Starting in 2019, two African coordinating lead authors for the IPCC’s 6th Assessment Report (Working Group II), Chris Trisos and Mark New from the African Climate and Development Initiative at the University of Cape Town, were supported by IDRC and FCDO to employ interns and chapter scientists for the chapters they were leading. The funds were used primarily to synthesise and incorporate African evidence into both the Africa chapter (chapter 9) and the chapter on decision-making options for managing risk (chapter 17).
Through this effort, CLARE supported seven interns and four chapter scientists from Ghana, South Africa and Zimbabwe, who were hired by the University of Cape Town.
The interns, chapter scientists and the coordinating lead authors supported through this modest grant have created, as Debra Roberts noted, the strongest-ever Africa regional chapter, and indeed have strengthened the African evidence throughout the report, since other chapters could also draw on the newly synthesised knowledge.
The chapter scientists have generated high-profile synthesis papers in peer-reviewed journals, enabling that evidence to be cited in the report. Some notable examples include work on climate change literacy in Africa, climate risk to African heritage, quantified climate finance flows and climate research investments for Africa and expanded climate-change risk assessment methods. They also helped map human action on climate change adaptation globally.
By providing a more comprehensive understanding of climate-change impacts and response options, these two chapters will enable African policymakers to make more targeted, ambitious and effective decisions.
Perhaps as important is the experience in science assessment that these young African scientists gained, positioning them to take on a lead role in future assessment cycles.
“As an early career scholar, contributing to the first ever multidimensional feasibility and effectiveness assessment of adaptation options applicable to the African region was such a huge opportunity,” said Portia Adade Williams, research scientist with the Science and Technology Policy Research Institute of the Council for Scientific and Industrial Research in Accra, Ghana. “The experience, expert guidance, and scientific collaborations fostered through the learning process was completely transforming. I keenly look forward to taking a lead role in the next assessment process (i.e. AR7).”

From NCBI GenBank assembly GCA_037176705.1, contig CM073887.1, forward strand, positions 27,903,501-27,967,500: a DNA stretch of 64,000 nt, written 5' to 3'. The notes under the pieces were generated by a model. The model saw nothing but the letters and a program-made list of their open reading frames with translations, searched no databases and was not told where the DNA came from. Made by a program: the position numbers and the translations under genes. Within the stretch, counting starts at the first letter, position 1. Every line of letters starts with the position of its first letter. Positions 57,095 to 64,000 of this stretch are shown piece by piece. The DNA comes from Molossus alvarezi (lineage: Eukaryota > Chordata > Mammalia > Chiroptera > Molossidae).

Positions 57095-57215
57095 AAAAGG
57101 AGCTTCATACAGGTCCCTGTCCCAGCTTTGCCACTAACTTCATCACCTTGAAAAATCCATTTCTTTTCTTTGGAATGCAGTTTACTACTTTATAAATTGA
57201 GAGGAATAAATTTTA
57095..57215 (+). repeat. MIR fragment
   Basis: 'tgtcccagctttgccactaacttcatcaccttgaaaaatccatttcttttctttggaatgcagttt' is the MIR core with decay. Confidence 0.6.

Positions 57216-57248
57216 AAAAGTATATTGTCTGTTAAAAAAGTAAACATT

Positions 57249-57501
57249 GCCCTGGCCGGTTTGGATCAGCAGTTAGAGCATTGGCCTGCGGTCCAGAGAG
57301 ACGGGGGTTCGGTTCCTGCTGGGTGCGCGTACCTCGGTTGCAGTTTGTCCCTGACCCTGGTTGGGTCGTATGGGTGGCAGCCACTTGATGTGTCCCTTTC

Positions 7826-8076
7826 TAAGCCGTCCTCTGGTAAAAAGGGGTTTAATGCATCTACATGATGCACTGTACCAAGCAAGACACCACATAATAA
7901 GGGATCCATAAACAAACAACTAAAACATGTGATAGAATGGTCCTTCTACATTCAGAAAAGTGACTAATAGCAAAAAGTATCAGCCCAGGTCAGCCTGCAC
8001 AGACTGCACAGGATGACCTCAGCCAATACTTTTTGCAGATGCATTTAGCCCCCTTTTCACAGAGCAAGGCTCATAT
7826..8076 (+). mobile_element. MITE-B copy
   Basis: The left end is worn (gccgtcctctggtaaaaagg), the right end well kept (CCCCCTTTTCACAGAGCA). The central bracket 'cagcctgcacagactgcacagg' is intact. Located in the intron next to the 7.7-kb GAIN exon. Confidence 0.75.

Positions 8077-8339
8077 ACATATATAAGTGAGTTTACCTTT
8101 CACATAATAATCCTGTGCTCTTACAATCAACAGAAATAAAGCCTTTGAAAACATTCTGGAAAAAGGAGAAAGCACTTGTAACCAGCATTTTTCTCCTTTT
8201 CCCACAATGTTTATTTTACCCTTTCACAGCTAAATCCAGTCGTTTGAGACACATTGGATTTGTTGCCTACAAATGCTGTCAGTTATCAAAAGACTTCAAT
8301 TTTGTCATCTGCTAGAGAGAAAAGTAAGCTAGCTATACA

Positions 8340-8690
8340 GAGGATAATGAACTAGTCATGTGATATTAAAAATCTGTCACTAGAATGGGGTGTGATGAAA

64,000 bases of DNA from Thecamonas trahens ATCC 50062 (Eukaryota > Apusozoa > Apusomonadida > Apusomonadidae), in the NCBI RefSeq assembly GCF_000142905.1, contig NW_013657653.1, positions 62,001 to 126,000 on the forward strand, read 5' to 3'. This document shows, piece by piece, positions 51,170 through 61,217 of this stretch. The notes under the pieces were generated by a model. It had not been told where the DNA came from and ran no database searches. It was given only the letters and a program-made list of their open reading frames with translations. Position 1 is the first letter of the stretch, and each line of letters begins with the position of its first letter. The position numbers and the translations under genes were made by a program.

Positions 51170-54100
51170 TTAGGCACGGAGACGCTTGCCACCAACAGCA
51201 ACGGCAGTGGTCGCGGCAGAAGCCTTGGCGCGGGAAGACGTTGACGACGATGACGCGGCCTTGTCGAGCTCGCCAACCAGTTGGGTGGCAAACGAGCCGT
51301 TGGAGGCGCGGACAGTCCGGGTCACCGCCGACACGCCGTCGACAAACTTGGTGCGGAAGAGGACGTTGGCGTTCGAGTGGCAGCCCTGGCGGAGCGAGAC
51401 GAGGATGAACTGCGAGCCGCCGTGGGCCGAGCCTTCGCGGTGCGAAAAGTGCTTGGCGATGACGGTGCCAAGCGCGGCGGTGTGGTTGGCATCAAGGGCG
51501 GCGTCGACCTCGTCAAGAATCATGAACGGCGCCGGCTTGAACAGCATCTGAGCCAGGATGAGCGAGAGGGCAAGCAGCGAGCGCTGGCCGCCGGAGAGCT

Learn more about climate impacts and response options on the African continent
Visit the IDRC events page to register for a March 15 webinar entitled “Climate emergency in West Africa: impacts and insights,” and join our keynote speakers, Chris Trisos and Edmond Totin, and panellists for a conversation on the IPCC Working Group II report and beyond.
Visit the 2022 African Studies Association of Africa conference website to register and join an IDRC roundtable on April 12 entitled “What does the IPCC report mean for Eastern and Southern Africa?”. The keynote speaker, Ibidun Adelekan, will be joined by three panellists for a conversation on the IPCC Working Group II report and beyond
IPCC authors have produced the strongest-ever assessment of African climate evidence, thanks to targeted support to African authors.
CLARE supported seven interns and four chapter scientists from Ghana, South Africa and Zimbabwe, who supported two Africa coordinating lead authors of the IPCC.
By providing a more comprehensive understanding of climate change impacts and response options, these efforts enable African policymakers to make more targeted, ambitious and effective decisions.